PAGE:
Haiti Update: Digital Storytelling Project
The Goldin Institute was excited to expand the Digital Storytelling Project by conducting an intensive week-long workshop in Port au Prince, Haiti in August 2011. In this workshop, Goldin Institute associates teamed with Professor Lisa Dush from DePaul University and her graduate assistant Heather Eidson to train seven local women in Port au Prince to complete their own stories from start to finish and share them with their peers on the final day of the workshop.
A consortium of women’s groups in Haiti each selected participants for the workshop who were examples of courageous and thoughtful grassroots leaders tackling gender-based violence issues in Port au Prince. The stories were as unique as each individual participant but shared common themes of strength, perservarance and commitment.
The workshop followed the same principles as those taught at Chicago’s DePaul University by Professor Dush. Three primary goals were met during the week in Haiti:
- To teach the participants how to draft, storyboard, write and produce their own digital story using their photographs and recorded voice.
- To bring together like-minded women who share an active voice in organizing against gender-based violence in and around the temporary camps that arose in post earthquake Haiti.
- To familiarize the participants with the basic computer hardware and software used during the workshop so that they could in turn teach the method to others or create new stories of their own.
Thanks to the generousity of many donors, the Institute was able to leave behind the equipment to produce future digital stories. The equipment included a computer preloaded with the software needed to produce a completed digital story, along with several cameras, a compact digital scanner and the recording equipment to supply the audio tracks for newly created stories.
Workshop attendees expressed an interest in sharing their new experiences and skills with others who might benefit from digital storytelling. We are confident that through our ongoing partnership with the women’s groups, our colleagues now have a powerful tool for educating and raising awareness to the issue of gender-based violence.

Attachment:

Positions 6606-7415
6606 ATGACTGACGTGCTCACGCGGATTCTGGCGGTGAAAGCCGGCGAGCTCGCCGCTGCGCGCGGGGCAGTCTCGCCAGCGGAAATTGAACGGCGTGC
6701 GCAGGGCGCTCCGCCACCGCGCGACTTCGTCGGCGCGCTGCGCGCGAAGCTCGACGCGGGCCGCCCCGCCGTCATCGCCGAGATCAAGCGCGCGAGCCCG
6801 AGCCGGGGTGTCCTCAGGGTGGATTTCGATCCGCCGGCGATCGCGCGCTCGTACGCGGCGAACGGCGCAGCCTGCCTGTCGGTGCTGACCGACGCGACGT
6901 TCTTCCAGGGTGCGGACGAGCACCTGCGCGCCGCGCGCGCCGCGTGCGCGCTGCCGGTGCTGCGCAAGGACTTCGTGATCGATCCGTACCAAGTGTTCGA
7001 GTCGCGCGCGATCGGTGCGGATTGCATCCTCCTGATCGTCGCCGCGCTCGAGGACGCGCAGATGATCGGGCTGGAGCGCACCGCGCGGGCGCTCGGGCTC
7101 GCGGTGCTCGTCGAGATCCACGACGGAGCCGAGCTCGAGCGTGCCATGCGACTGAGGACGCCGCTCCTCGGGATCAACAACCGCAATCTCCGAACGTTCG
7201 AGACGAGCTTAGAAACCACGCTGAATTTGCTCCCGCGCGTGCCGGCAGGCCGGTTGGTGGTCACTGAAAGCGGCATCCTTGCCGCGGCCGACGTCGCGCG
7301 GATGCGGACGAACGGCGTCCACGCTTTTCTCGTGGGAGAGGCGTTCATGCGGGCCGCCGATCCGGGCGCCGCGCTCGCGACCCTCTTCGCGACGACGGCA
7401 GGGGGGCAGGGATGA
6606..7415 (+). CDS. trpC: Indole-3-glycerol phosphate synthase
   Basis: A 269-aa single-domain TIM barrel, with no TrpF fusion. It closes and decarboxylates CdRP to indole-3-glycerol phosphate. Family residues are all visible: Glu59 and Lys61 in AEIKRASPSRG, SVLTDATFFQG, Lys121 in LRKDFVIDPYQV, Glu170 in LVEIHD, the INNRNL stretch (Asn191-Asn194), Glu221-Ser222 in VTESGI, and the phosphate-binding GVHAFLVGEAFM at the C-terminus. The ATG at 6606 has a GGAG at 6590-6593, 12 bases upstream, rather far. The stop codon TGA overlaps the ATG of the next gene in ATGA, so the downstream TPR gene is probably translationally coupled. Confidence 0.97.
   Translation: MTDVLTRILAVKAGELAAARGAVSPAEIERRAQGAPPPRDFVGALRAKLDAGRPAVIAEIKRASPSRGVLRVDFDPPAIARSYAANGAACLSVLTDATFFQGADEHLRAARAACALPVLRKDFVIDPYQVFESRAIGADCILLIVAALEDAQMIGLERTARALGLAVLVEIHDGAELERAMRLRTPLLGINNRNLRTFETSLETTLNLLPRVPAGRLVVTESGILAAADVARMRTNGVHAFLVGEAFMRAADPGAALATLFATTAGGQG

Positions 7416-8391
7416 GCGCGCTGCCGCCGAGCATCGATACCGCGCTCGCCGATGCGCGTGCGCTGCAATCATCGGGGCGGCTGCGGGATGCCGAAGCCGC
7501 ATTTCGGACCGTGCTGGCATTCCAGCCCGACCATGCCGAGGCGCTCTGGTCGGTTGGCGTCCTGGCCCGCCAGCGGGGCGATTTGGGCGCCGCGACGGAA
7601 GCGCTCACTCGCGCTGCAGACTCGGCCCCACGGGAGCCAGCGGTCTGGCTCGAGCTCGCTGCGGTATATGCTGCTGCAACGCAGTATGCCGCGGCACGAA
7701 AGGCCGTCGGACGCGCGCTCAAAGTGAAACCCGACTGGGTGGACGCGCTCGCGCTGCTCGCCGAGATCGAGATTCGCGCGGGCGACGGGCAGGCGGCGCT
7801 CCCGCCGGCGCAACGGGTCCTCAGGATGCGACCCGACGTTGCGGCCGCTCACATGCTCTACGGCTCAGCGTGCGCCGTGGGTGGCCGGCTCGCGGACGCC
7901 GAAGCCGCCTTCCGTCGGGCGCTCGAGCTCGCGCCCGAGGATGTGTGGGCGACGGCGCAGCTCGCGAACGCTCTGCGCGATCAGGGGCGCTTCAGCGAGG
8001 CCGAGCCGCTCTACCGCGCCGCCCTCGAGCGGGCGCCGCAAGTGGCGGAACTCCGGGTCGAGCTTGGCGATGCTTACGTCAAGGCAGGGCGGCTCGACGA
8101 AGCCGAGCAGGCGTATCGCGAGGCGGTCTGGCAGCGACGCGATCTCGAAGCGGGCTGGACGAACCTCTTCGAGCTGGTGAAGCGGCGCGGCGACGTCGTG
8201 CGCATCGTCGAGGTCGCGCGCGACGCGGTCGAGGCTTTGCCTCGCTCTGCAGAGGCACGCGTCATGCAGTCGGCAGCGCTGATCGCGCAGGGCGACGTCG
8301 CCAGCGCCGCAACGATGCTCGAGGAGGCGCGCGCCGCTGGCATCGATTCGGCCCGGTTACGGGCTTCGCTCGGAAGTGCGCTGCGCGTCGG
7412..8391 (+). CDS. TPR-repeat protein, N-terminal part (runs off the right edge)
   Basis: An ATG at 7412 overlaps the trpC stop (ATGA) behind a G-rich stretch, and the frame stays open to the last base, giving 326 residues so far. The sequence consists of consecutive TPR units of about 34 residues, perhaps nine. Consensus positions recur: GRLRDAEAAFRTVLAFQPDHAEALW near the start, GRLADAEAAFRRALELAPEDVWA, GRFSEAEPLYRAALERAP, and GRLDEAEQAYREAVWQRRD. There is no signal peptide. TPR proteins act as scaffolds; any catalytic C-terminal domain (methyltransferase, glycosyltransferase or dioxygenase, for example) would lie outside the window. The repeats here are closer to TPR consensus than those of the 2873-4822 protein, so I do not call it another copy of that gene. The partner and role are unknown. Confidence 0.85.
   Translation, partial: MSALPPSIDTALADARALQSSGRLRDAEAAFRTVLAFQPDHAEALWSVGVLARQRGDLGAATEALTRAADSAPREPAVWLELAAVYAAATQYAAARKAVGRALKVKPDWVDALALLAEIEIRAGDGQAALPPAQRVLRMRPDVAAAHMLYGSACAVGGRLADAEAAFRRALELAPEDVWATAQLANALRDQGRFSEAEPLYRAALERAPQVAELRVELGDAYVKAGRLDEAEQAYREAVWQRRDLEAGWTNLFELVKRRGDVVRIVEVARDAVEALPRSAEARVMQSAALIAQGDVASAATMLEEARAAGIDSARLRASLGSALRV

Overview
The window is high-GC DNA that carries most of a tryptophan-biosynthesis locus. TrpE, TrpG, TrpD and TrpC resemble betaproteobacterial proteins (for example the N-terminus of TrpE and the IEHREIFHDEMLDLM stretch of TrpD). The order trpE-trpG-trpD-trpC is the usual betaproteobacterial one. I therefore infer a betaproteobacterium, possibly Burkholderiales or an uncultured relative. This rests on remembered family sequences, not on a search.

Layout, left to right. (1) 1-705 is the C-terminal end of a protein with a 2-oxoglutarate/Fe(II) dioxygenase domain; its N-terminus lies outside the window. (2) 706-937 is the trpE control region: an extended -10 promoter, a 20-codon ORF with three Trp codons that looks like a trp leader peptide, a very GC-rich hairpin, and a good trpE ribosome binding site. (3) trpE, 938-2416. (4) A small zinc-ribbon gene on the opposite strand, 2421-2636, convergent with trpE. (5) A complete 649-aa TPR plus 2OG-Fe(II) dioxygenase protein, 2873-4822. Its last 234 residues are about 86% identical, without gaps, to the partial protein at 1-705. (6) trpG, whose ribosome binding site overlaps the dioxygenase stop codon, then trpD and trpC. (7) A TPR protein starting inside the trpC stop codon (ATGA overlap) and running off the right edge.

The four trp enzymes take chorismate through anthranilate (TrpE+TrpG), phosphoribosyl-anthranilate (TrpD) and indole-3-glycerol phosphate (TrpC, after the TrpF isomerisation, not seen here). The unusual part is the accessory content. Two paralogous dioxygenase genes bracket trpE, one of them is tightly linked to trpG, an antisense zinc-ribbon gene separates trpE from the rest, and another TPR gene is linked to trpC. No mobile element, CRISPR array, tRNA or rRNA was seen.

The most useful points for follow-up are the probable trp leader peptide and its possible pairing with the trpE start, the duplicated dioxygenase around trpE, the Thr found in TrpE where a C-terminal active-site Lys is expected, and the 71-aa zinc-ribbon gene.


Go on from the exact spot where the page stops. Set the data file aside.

[quote]The Goldin Institute team showed us how to construct a personal story with photographs–a work that we would not have been able to do without GI. I can say that the week will remain etched in my mind because I felt I learned many things and I am ready to go on to teach other women how to construct their own personal stories … thank you very much for this work.”[/quote]
– Workshop participant Getchine Lima
A special thank you to our partners at KOFAVIV and the IJDH/BAI, whose partnership made the week successful and meaningful. We continue to work with both organizations on the RAPP Project. The Goldin Institute Global Associate based in Port au Prince, Rose Getchine Lima was a participant in the workshop as well and her digital story will become part of her biography and posted at our website.
We were pleased to have a Chicago-based documetarian, Renato Velarde accompany us on the trip. Renato has started post-production work on the hours of footage he filmed of interviews with many of our associates involved with the ongoing security project (RAPP), as well as those working tirelessly behind the scenes at our partner organization KOFAVIV. Renato also filmed a brief overview of the women’s workshop during this time – please continue to visit our site for updates and clips to view of Velarde’s work.
We owe a great amount of gratitude to those who supported this project from its planning stages to its successful launch. Together we can continue to make a difference to those still jeopardized by the violence that plagues the makeshift communities that were meant to only be temporary shelters to women and their children. To find out more about how you can become further involved, please follow this link.
[slide] [img path=”images/lisa_juliette.jpg”]Professor Lisa Dush (standing left) gives overview of digital storytelling to participants through a translator.[/img] [img path=”images/writing_drafts.jpg”]Participants begin work on writing their individual stories or ‘scripts’ on the first day of the digistory workshop.[/img] [img path=”images/workingjoemike.jpg”]Goldin Institute associates Joseph Genslak, Gia Biagi and Michael Di Maria offer instruction to workshop participants.[/img] [img path=”images/lisa_standing.jpg”]Program Coordinator Lisa Dush checks in on the progress of workshop attendee.[/img] [img path=”images/trav_lisa.jpg”]GI Executive Director Travis Rejman and Professor Dush listen to participant feedback, along with translator.[/img] [img path=”images/audiorecording.jpg”]Digital story ‘rough cuts’ come together with audio tracks being checked for alignment with pictures.[/img] [img path=”images/mikejoegia.jpg”]The team from GI and four of the Haitian participants pose for a photo sometime early in the workshop.[/img] [img path=”images/joe_olguine.jpg”]GI Associate Joseph Genslak reviews a story in progress.[/img] [img path=”images/ren_adjusting.jpg”]Filmmaker Renato Valerde checks the frame of his shot while documenting the workshop proceedings.[/img] [img path=”images/renwithgetchine.jpg”]Renato and Travis (far right) interview participant Getchine about her work in curbing gender-based violence.[/img] [img path=”images/kids_kofaviv.jpg”]Young women pose for a picture outside the KOFAVIV facilities.[/img] [img path=”images/groupfeedback.jpg”]Back at the workshop, comments are exchanged about the value of participating in the digital storytelling workshop.[/img] [img path=”images/postcelebration.jpg”]A post-production celebration is shared amongst participants and instructors on the last day of review.[/img] [/slide]